Farm Income May Break Records

Despite a severe summer drought that has crippled agricultural production across the country, farm incomes may break record highs this year, largely due to skyrocketing prices.

For the past several months, states across the country have been under siege by severe weather patterns. With record high temperatures and record low precipitation, most of the country experienced some kind of drought (with more than 1,000 being declared federal disaster areas).

This drought has had a serious impact on farming, particularly in the Midwestern Corn Belt. With most corn crops in the region badly damaged by the extreme weather, prices were expected to sharply increase (boosted in part by continued ethanol demand).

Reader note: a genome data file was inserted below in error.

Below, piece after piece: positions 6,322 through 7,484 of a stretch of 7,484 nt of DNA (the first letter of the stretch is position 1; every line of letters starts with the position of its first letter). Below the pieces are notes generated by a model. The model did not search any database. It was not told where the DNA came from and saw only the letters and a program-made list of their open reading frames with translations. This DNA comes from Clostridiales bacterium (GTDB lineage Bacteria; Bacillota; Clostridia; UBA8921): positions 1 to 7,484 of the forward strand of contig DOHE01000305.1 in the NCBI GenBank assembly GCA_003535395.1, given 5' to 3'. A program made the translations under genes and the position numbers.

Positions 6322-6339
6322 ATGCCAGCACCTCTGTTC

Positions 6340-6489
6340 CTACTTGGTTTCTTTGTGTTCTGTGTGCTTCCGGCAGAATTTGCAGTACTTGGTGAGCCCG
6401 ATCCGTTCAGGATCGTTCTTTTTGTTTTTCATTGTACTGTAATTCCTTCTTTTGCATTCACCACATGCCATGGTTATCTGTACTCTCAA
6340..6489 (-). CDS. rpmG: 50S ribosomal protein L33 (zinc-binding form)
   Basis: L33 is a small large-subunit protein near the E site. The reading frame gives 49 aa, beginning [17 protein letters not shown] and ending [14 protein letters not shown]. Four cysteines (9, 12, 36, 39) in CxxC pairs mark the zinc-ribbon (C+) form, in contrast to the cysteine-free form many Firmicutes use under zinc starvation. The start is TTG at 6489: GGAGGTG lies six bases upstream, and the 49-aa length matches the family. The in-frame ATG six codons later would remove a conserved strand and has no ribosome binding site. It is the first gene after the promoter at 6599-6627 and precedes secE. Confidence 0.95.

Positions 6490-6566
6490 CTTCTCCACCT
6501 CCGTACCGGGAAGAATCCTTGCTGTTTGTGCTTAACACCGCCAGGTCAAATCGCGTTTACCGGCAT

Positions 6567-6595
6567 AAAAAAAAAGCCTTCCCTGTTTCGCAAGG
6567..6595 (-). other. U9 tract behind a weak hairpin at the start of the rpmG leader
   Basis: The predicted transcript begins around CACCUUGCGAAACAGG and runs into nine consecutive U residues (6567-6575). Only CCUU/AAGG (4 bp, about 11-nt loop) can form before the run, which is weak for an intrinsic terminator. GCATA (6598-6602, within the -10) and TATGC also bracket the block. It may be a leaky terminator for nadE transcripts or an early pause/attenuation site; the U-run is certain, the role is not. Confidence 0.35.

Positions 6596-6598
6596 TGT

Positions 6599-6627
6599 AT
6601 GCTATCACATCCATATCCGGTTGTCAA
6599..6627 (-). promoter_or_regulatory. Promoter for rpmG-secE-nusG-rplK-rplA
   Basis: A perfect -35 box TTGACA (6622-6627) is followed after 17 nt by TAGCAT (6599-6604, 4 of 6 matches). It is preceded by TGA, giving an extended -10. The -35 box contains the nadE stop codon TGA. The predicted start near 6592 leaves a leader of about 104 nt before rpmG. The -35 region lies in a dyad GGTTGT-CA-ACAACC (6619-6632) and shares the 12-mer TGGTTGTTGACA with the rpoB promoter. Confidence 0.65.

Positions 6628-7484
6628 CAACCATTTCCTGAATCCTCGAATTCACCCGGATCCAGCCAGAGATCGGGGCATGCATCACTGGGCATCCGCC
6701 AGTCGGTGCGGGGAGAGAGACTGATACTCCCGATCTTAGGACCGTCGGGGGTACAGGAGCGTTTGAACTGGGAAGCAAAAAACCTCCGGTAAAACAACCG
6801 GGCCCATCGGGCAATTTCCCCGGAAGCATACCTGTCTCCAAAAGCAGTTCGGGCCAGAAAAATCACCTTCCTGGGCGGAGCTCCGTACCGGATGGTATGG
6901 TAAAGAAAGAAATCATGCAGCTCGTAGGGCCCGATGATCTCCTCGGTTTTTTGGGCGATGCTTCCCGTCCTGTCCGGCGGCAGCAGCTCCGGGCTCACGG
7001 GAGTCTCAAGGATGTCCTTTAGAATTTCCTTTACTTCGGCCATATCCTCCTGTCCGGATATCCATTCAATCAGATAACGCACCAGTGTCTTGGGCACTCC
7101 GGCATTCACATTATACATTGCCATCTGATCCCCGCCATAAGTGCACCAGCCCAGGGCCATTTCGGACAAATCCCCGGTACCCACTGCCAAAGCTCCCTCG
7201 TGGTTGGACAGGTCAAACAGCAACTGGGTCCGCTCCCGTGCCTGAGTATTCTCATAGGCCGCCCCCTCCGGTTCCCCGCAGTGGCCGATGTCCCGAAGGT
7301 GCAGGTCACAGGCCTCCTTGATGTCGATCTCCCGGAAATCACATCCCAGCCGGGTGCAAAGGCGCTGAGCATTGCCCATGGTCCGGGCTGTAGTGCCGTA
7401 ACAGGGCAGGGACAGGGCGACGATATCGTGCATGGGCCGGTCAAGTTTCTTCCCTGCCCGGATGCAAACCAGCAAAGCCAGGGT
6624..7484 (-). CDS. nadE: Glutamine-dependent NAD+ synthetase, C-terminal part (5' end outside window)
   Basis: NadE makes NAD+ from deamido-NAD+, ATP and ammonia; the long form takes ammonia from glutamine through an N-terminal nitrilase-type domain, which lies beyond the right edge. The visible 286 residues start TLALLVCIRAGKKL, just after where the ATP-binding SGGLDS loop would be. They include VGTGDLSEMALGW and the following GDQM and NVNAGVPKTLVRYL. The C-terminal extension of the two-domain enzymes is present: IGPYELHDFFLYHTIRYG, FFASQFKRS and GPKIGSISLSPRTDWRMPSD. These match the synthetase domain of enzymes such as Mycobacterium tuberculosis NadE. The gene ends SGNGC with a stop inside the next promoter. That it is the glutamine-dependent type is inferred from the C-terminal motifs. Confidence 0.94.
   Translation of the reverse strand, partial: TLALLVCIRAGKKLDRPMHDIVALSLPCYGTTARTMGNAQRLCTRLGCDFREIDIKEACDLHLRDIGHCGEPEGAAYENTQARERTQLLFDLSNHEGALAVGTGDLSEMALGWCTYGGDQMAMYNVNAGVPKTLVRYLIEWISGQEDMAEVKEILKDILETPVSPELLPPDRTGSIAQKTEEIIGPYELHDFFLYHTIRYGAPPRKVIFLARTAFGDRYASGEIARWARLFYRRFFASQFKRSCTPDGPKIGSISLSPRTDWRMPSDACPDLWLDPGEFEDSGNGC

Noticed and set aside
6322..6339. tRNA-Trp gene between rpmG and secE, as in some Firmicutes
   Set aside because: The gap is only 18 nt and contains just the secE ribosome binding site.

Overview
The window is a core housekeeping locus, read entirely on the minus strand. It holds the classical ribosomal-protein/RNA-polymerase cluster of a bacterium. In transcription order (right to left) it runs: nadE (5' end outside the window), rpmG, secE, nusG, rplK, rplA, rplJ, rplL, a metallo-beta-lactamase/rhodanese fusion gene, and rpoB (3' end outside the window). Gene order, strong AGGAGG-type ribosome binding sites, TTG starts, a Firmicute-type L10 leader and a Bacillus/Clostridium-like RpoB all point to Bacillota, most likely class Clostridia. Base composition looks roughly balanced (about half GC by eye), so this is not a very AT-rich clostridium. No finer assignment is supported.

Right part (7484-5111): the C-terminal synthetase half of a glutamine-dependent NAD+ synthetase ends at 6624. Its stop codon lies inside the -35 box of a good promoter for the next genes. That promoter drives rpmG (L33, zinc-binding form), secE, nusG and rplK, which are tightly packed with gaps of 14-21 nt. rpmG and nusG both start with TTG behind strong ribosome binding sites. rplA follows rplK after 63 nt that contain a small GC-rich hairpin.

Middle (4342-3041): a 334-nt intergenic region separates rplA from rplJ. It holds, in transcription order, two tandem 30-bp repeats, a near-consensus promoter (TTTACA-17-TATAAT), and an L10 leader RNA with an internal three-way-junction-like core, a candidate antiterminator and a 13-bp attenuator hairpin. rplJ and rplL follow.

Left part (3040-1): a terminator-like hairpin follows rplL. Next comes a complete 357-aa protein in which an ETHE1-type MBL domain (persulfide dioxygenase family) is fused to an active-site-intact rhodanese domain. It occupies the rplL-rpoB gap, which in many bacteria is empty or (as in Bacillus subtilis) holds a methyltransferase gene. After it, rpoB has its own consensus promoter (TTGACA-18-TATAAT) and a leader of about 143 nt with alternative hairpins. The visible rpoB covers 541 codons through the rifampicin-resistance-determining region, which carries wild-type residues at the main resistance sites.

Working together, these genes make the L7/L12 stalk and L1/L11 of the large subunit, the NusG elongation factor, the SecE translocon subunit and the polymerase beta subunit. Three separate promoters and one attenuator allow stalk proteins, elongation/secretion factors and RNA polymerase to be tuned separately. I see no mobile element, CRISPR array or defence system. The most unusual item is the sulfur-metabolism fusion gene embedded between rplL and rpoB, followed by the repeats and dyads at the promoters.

These prices increases may help certain farmers and may drive up average farm incomes across the country. Thanks to high market prices, corn farmers were able to significantly increase their profits on salvageable corn crops. Generous federal crop insurance programs, insulating these farmers from major damage, covered those crops that were not salvageable.

Livestock farmers, however, are not likely to see these benefits. The price increases that are helping grain farmers are driving up feed costs and deeply cutting into many ranchers’ bottom lines.

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Written by: Justin Ellison / Farm Plus Staff Writer